I like fly fishing. And fly tying. I might even like the tying part more than the fishing... especially in February.
I'm pretty new at this so there's no expert advice here. Instead, I'll share some images of the flies that others and I have tied, some descriptions of the gear I like, and some pointers to online resources for fly fishing and tying.
Fly fishing is, for me, a great way to get out and be in the natural world. I love casting to a rise, the sight of water droplets on an old bamboo rod, the feel of the sun on my back as the mist rises from the water, the sounds of the stream, the conversations about wooly buggers and tippets and spawning browns. I mostly practice catch & release but once in a while I'll practice a bit of catch & cook. Trout caught on a paddling trip are definitely the best trout of all.
My gear is a collection of newbie trials and errors and includes a 5wt Orvis Silver Label full flex rod, a 2 wt TFO rod, some William Joseph and Fishpond paraphernalia, and whatever I could afford on ebay. Most works fine, some doesn't work at all. As I said, I'm pretty new at this.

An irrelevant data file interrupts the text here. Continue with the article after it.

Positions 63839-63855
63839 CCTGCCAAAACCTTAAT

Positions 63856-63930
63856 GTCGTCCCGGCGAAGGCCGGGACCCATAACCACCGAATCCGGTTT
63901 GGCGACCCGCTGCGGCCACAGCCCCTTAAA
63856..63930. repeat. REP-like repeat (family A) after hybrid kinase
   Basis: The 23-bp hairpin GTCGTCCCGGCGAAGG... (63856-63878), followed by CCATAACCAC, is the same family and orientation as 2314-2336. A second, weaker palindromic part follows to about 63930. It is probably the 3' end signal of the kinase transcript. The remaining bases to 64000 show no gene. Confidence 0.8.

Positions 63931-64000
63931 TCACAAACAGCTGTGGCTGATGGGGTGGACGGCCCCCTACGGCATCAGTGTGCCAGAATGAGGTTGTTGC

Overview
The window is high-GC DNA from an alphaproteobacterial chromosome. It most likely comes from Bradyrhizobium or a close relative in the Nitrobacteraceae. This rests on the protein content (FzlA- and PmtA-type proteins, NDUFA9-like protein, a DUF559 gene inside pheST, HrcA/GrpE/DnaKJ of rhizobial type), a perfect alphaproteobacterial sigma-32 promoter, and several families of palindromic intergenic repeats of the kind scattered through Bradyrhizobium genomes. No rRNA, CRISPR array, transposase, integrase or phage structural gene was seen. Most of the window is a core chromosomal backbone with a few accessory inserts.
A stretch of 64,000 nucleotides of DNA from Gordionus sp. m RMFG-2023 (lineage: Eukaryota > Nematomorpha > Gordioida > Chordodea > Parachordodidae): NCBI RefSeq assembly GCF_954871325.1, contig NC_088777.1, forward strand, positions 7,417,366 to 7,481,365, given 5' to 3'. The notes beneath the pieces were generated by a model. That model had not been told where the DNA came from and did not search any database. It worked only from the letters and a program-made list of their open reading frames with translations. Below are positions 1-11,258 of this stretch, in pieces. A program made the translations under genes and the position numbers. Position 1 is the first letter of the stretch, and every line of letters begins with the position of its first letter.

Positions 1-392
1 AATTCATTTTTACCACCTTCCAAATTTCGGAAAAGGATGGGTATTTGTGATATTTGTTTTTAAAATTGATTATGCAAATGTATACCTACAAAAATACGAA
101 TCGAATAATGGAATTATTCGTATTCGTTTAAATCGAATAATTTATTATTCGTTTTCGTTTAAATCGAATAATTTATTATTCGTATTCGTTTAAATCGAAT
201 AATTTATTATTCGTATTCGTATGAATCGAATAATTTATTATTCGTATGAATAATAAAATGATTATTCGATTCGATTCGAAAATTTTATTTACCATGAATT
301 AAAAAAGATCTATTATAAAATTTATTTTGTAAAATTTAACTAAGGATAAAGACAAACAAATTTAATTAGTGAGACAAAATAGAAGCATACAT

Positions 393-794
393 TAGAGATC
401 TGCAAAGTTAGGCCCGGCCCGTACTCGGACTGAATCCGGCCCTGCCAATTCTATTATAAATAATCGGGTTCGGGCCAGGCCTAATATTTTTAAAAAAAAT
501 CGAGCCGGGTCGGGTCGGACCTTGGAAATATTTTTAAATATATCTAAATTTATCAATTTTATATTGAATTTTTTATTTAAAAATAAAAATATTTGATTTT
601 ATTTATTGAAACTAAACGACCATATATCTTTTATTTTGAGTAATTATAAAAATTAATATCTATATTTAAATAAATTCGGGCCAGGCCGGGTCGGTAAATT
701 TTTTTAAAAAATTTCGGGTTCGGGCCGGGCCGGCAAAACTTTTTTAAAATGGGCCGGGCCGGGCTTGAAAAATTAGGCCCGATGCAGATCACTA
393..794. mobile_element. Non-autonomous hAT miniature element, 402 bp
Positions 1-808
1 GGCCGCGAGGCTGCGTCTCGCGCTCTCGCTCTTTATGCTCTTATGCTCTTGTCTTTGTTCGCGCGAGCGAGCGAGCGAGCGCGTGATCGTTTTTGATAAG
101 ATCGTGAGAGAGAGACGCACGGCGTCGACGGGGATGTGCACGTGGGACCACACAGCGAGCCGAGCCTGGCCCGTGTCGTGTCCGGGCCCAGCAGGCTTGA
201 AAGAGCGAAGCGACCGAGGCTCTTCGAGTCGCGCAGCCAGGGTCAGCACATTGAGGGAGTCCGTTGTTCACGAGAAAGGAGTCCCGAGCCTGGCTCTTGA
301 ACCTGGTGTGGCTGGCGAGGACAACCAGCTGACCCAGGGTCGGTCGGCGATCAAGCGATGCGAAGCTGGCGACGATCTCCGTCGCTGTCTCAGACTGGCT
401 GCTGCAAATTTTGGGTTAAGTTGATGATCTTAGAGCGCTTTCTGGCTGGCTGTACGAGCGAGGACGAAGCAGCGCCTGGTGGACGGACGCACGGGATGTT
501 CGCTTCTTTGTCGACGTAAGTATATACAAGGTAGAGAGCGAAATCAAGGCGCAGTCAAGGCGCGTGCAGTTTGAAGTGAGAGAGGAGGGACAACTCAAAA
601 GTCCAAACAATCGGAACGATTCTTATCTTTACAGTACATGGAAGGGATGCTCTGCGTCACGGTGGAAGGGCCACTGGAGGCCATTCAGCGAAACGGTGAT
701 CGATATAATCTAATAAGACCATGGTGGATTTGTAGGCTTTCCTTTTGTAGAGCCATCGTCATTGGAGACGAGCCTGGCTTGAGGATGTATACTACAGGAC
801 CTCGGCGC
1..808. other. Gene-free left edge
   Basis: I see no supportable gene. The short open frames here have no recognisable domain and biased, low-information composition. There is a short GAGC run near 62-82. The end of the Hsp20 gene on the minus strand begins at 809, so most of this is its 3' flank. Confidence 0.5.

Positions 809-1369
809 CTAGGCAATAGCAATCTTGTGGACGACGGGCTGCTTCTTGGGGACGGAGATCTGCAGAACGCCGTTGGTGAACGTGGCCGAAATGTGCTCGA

Fly Tying is addicting. No kidding. And the flies have really cool names... Ratfaced McDougal, Wooly Bugger, Tup's Indispensible, Royal Coachman.... you see? I use a Griffin Montana Mongoose vise clamped to an Oasis bench that I won in the monthly drawing on FAOL. I light it all up with an Ott-Lite so I can see what I'm doing. For me the secret of fly tying has been to have fun and to avoid impossibly high standards. Don't get me wrong, I try my best. But for me my best is good enough. The absolute best way for me to learn has been a combination of getting together with local tyers, following Al Campbell's online tutorial on FAOL, and joining fly swaps. Have a look at some of my flies.
Fly swaps I've hosted:
FAOL Rod Building with Al Campbell
Catskill Flies Stream Conditions (Roscoe, NY)